A Troubling Florida Bike/Ped Safety Campaign

I read about the following ad campaign on friend Alan Snel’s blog:

The Florida Department of Transportation and the University of Florida picked a Tampa firm called Dunn&Co to create a bike and pedestrian safety ad campaign. Dunn&Co called it, “You vs. Vehicle: You lose every time.”

While there may be some truth to that statement, I feel this is NOT the way to capture hearts and minds. The focus certainly doesn’t address motorist behavior — it suggests that the onus is on us, the bike riders and pedestrians, to watch our behavior. Besides, as most of us know, bicycles are considered vehicles under most state and municipal laws, so the statement doesn’t make a lot of sense.

Nor do I care for the ad agency president’s (Troy Dunn) response when Alan “called him to the carpet” on the campaign:

“[Mr. Dunn] said there is no way to change aggressive, dangerous or reckless motorist behavior.”

I’m going to take a wild guess and say that Mr. Dunn isn’t a cyclist or pedestrian on our deadly streets. His comment is misguided, at best.

Florida folks, what do YOU think? Does this campaign sound like something you’re comfortable supporting through your tax dollars? I know it doesn’t for me, but I’d like to hear your thoughts.

And, if you object to the campaign and want to contact the agency behind it, simply send a note to the following email address and let your voice be heard: Troy Dunn You may also consider contacting the Florida Department of Transportation, too.


  1. Bike Soup USA

    Boooooooo….hisssssssss….booooooo. T.O.T.A.L.L.Y. unlike.

  2. harry krishna

    so the ad agency is saying education won’t help? there are numerous examples to the contrary.

  3. Tony Bullard

    Why would you ever hire an ad agency who’s President believe’s there is no way to influence people’s actions? Isn’t that kind of his job?

  4. Ghost Rider


    ha ha…that’s a very good point!

  5. Matt Lindsay

    @Tony – I think it is clear that this ad agency wants to influence cyclist behavior – influence them to not ride their bikes on the roads. It’s despicable, and public transportation dollars should not be allowed to support such a message.

  6. Michael

    I know my tax dollars are about as far away from Florida as they can get, but wow, I wonder how much time and effort that ad agency dedicated to developing this campaign. Two, three minutes tops. And I am sure they billed the Florida DOT accordingly. Pitiful.

  7. tricker

    I was in Southwest Florida last month and couldn’t help but notice that all across the region they have installed bike lanes that go down the center of 55mph merge zones with no physical or space buffer separating bikes & cars. Bike lanes are always a great idea but, like this ad campaign, the implementation is flawed!

  8. Iron_Man

    Cars are big and can kill people if they get struck by one. In other breaking news the sun rose in the Eastern sky this morning. Honestly, if a person is too pig ignorant to know that cars can kill you and you should learn about and engage in safe practices when cycling or walking around autos there simply isn’t anything that could or should be done to change that. This is simply more government waste of taxpayer money.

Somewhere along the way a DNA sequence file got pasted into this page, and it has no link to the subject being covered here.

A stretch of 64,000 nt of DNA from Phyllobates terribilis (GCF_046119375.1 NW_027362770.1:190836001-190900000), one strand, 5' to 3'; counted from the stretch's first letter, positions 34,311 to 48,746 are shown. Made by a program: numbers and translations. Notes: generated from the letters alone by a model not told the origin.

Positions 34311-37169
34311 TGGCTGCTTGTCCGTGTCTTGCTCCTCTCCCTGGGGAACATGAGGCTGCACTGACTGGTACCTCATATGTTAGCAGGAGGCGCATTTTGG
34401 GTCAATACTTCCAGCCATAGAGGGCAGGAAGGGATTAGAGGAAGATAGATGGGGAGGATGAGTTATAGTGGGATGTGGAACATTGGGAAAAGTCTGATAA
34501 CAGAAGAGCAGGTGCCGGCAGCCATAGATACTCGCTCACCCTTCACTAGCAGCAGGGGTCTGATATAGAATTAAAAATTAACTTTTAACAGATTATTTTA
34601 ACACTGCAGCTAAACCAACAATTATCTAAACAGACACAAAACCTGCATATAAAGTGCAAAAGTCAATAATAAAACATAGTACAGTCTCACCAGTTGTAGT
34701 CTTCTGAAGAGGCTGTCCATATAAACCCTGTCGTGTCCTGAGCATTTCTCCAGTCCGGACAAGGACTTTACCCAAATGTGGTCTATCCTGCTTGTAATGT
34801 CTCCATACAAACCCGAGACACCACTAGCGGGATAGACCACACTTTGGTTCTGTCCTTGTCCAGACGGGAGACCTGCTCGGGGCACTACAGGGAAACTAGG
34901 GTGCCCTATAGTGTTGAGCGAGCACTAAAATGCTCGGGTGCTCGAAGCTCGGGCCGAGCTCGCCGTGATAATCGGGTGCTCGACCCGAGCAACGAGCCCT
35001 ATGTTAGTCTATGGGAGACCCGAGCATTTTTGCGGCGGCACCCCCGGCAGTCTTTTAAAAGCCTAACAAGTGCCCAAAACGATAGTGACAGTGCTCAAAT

9. Ghost Rider

    Iron_Man — you’re an ad professional, right? I agree wholeheartedly that it’s a waste of taxpayer money…but if the ad was better, I wouldn’t object to that. What do you think about the absolute “weakness” of the campaign?

    Granted, I haven’t seen the rest of the ad work they’ve done on the campaign, but if this is how it kicks off, it’s sure to stink.

  10. Jaime Roberto

    I’ll put up a half-hearted, devil’s advocate defense of the campaign. According to police stats in my town most accidents involving a car and a bike are the cyclist’s fault: riding the wrong way down the street, running stop signs, riding on sidewalks, etc. The cyclists who do these things need to realize that they will lose a battle with a car, and I don’t think it’s wrong to remind them. But yeah, if they are going to spend money on something like this, it probably would be good to have a share the road campaign aimed at drivers as well.

  11. dwainedibbly

    Just one more confirmation that Mrs Dibbly & I did the right thing last summer by moving from Florida to Portland. It’s a messed up place (and we left probably the most bike friendly city in the state).

    Jaime: those stats are bogus because often the cyclist is too dazed to give a clear statement (assuming that the cyclist is even conscious, or breathing). The motorist’s side always gets heard.

  12. Ghost Rider

    I can’t speak for the rest of the state (and this is a statewide campaign, far as I can tell), but around here it’s equal parts cyclists doing the RIGHT things and bike riders doing the things you mentioned — both dying in equal proportions. And dying at the rate of one or two a week (I exaggerate, but just a little).

    ANY safety campaign to keep bike/peds safer MUST include items directed at motorists too. Since they’re the ones operating the more dangerous vehicle, they have to be reminded along with the rest of us to watch the f$%k out!!!